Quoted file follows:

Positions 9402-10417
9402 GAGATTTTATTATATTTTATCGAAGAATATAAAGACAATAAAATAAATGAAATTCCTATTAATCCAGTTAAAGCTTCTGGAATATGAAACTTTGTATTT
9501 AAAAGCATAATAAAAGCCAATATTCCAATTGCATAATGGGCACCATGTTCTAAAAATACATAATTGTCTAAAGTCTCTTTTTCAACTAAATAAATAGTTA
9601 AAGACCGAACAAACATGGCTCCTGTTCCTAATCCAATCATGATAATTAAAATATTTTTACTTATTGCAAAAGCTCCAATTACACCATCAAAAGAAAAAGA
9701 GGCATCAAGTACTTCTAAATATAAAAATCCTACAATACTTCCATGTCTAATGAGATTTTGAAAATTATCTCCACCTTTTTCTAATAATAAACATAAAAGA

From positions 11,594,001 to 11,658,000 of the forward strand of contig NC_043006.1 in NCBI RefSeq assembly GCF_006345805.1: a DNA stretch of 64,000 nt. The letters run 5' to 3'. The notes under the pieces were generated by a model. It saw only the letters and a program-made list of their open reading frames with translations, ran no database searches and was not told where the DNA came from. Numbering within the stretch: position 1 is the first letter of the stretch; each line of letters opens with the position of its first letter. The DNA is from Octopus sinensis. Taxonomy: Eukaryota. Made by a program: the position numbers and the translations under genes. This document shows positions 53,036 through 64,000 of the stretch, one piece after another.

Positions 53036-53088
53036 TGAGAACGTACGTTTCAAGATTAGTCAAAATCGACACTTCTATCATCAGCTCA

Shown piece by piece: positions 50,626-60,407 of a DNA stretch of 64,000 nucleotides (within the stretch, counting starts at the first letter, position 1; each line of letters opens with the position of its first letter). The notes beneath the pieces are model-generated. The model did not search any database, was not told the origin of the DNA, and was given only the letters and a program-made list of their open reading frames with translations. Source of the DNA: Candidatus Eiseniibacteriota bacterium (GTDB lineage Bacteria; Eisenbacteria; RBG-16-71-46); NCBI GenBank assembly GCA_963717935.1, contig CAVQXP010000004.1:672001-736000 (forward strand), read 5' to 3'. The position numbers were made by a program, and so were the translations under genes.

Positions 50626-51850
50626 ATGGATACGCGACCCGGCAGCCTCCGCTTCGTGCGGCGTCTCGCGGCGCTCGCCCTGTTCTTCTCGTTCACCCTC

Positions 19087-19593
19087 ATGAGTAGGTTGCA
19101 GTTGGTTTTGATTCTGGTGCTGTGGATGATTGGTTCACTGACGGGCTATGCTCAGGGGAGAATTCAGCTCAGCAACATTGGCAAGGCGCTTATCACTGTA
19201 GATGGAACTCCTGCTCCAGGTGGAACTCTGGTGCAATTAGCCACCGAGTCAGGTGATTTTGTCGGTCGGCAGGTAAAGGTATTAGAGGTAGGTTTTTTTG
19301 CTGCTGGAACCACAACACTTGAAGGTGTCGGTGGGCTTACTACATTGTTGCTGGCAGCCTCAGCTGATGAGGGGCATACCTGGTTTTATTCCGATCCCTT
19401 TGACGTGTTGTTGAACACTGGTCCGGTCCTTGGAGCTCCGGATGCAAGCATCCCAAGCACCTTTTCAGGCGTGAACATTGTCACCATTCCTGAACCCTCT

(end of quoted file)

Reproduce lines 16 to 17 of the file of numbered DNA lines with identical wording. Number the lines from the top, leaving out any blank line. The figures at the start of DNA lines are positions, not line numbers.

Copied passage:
19301 CTGCTGGAACCACAACACTTGAAGGTGTCGGTGGGCTTACTACATTGTTGCTGGCAGCCTCAGCTGATGAGGGGCATACCTGGTTTTATTCCGATCCCTT
19401 TGACGTGTTGTTGAACACTGGTCCGGTCCTTGGAGCTCCGGATGCAAGCATCCCAAGCACCTTTTCAGGCGTGAACATTGTCACCATTCCTGAACCCTCT